Sans Soleil (1983)
The Seasons In Quincy: Four Portraits Of John Berger co-director Colin MacCabe and photographer Adam Bartos will be joined by Ben Lerner and Experimenter director Michael Almereyda for an In Chris Marker's Studio panel discussion following the screenings of Marker's Cat Listening To Music (Chat Écoutant La Musique), Ouvroir, Second Life featuring Guillaume-en-Égypte and excerpts from Agnès Varda's Agnès De Ci De Là Varda at Metrograph in New York.
Michael Almereyda's Escapes subject Hampton Fancher at BAMcinemaFest Photo: Anne-Katrin Titze
Almereyda's two latest films, Marjorie Prime (starring Lois Smith, Jon Hamm, Geena Davis, Tim Robbins) and his Hampton Fancher documentary Escapes will be released this summer in the Us.
Marker's Sans Soleil, Tokyo Days and his Le Joli Mai with Pierre Lhomme will be shown as part of the series celebrating another cat man.
Read More: 2017 New Directors/New Films Announces Full Lineup, Including ‘Patti Cake$,’ ‘Beach Rats,’ ‘Menashe’ and More
The festival is far from the only major North American showcase for non-fiction cinema. Festivals ranging from Hot Docs to True/False have played key roles in the expanding documentary festival circuit. However, Doc Fortnight has maintained its own niche on the scene, by aiming to expose undiscovered stories and filmmakers, screening a range of documentaries from around the world and capturing the ways in which artists are pushing the boundaries of non-fiction filmmaking.
“It’s not an industry festival, there aren’t awards, and distributors aren’t all coming looking to buy,
Amazon doesn’t usually announce when an impromptu sale like this will end, so don’t hesitate. And don’t forget that you can lock in the pre-order price for some of the upcoming titles as well, but Amazon won’t charge you until they ship.
You can currently pre-order The Before Trilogy for $52.47 (48% off)
The following Blu-rays are currently (as of December 23rd at 10:30pm Pacific) down below $21 each.
The Asphalt Jungle Boyhood The Complete Lady Snowblood The Devil’s Backbone Diabolique Easy Rider The Executioner F for Fake The Game Harakiri Harold and Maude Hidden Fortress
Her time as an interviewer, or at least a companion to interviews, came through when we sat down together at Criterion’s offices in New York last month. Never have I been more directly forced to think about my work than when she turned the tables on me — all of which started with some complementary danishes left for us in the room. It’s a level of engagement that befits one of this year’s greatest films,
Bernardo Britto: Jacques Demy’s Lola, Mexican singer Daniela Romo, Cool Cat Saves The Kids.
Lavallee: What was the first gist of an idea that you thought of before crystallizing this into what would become your first feature?
Britto: The very first germ of an idea was “what if Sans Soleil was actually kind of like a thriller?” And then it sort of snowballed from there.
Lavallee: Could you briefly talk about the visual style of the film – what were you and Eric aiming for?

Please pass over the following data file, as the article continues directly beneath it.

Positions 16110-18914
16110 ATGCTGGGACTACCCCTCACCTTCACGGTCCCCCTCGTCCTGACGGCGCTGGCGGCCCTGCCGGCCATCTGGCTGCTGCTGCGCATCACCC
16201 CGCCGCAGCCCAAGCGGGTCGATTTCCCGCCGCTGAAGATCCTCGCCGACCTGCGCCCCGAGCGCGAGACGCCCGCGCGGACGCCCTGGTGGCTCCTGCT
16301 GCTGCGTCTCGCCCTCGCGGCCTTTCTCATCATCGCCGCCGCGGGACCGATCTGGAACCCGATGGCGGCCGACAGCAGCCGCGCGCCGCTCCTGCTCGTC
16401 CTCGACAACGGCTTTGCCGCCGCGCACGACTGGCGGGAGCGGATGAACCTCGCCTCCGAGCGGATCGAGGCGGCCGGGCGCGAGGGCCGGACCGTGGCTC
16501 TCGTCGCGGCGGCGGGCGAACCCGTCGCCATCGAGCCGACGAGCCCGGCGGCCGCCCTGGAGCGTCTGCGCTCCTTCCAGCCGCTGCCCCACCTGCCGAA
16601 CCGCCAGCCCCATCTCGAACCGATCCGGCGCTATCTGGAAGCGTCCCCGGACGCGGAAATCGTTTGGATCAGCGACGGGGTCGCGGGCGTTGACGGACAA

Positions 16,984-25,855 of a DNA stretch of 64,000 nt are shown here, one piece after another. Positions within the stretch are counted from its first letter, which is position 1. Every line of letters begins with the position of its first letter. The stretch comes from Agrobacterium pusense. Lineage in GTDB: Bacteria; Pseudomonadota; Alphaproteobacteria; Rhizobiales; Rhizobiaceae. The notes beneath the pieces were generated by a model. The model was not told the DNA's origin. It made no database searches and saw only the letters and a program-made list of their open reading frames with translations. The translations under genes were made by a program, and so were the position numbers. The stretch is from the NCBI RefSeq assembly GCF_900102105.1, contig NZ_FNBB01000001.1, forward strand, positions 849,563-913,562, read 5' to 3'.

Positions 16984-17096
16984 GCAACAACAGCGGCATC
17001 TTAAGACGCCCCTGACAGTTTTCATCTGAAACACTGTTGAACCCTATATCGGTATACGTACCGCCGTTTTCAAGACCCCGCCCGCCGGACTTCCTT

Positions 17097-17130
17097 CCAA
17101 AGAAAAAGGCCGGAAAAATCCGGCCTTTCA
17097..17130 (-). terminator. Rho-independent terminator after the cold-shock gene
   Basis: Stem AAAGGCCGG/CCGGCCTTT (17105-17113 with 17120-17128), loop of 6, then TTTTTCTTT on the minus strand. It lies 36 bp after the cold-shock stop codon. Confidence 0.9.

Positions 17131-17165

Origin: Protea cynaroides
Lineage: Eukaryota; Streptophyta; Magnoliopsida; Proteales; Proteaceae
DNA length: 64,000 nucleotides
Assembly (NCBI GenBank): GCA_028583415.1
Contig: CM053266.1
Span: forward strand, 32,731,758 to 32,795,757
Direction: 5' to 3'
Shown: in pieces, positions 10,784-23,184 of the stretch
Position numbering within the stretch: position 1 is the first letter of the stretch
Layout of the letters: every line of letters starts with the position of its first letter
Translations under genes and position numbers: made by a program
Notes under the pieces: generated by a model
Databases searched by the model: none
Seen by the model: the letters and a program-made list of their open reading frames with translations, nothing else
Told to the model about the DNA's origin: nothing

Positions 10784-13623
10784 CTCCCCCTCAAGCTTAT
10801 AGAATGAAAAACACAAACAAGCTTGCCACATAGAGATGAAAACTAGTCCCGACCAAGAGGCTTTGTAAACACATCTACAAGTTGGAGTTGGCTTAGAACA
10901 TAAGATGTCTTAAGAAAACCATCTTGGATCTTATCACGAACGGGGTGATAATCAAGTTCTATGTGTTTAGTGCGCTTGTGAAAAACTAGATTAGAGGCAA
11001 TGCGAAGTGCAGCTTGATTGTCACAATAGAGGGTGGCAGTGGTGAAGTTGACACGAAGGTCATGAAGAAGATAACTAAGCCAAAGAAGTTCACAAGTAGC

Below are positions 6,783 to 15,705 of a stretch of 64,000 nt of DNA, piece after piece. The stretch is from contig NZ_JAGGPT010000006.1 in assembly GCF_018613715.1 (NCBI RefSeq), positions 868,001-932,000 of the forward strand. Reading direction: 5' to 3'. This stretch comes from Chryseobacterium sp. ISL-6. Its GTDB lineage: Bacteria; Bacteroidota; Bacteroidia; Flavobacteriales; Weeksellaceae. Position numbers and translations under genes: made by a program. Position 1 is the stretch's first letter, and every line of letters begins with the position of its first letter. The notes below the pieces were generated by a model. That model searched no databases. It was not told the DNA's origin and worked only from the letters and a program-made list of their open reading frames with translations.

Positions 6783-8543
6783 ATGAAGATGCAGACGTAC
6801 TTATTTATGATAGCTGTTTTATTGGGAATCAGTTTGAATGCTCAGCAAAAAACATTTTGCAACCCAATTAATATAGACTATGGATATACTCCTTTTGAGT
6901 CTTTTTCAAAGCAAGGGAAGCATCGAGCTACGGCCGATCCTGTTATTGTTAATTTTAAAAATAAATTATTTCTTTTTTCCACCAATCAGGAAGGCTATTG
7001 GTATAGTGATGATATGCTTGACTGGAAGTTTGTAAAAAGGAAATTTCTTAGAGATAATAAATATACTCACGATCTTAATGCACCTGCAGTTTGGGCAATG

Britto: We wanted something that was digital and real and fun. We wanted it to look authentic and feel dynamic.
Need we say more? Meet the furry feline familiars that have graced some of the world’s greatest movies with their mercurial and mesmerizing presence.
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L’Atalante, the French Classic Drama by Jean Vigo
In Jean Vigo’s hands, an unassuming tale of conjugal love becomes an achingly romantic reverie of desire and hope.
Cléo from 5 to 7, the French Drama by Agnès Varda
Agnès Varda eloquently captures Paris in the sixties with this real-time portrait of a singer set adrift in the city as she awaits test results of a biopsy.
Grey Gardens, the Documentary by Ellen Hovde,
Reviewed by Glenn Erickson
A few years ago I reviewed Patricio Guzmán's The Battle of Chile and Chile, Obstinate Memory. In forty years of exile from his home country, Guzmán has continued to document the same historical trauma.
[Read the whole post on twitchfilm.com...]
Looking back over the year at what films moved and impressed us, it is clear that watching old films is a crucial part of making new films meaningful. Thus, the annual tradition of our end of year poll, which calls upon our writers to pick both a new and an old film: they were challenged to choose a new film they saw in 2014—in theatres or at a festival—and creatively pair it with an old film they also saw in 2014 to create a unique double feature.
All the contributors were given the option to write some text explaining their 2014 fantasy double feature. What's more, each writer was given the option to list more pairings, with or without explanation, as further imaginative film programming we'd be lucky to catch
10. City Lights- Charlie Chaplin (1931)
“The deep pathos of pretending to be someone you’re not so that you may win over your love is taken, here, to heights alternatively comic and tragic, with the greatest closing shot in all of cinema.”
9. Goodbye, Dragon Inn – Tsai Ming-liang (2004)
“The loneliness of being a person, the desire to connect to each other through our behavior and through art,
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